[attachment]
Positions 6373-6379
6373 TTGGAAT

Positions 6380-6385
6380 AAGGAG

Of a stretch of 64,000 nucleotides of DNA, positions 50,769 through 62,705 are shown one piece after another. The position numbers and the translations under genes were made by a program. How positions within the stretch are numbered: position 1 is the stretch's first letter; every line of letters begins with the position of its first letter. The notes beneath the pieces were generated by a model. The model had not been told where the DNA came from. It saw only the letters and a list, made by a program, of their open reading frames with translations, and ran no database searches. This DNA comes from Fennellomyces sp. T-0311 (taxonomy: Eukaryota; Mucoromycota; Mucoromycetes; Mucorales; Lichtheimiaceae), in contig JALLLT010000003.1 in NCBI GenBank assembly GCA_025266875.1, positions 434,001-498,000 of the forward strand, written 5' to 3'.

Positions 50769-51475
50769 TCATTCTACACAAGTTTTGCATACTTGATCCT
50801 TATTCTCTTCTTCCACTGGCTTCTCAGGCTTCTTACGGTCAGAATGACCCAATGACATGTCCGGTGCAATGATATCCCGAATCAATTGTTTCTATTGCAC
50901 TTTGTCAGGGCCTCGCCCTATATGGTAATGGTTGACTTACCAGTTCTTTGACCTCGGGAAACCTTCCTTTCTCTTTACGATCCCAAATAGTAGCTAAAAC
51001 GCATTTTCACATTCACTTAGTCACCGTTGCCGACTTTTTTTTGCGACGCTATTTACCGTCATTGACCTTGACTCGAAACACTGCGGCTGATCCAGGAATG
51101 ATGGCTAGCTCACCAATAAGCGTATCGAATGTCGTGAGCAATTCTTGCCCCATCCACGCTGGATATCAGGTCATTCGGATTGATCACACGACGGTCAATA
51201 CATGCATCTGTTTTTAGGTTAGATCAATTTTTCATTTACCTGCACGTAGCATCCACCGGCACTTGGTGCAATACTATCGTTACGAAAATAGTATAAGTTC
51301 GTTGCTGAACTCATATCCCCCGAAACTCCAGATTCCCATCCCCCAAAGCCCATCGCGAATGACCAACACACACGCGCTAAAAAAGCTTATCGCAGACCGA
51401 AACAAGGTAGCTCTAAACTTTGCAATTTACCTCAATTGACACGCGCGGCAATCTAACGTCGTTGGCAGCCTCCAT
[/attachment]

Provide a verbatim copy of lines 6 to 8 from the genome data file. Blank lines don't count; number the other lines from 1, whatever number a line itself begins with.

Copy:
Positions 50769-51475
50769 TCATTCTACACAAGTTTTGCATACTTGATCCT
50801 TATTCTCTTCTTCCACTGGCTTCTCAGGCTTCTTACGGTCAGAATGACCCAATGACATGTCCGGTGCAATGATATCCCGAATCAATTGTTTCTATTGCAC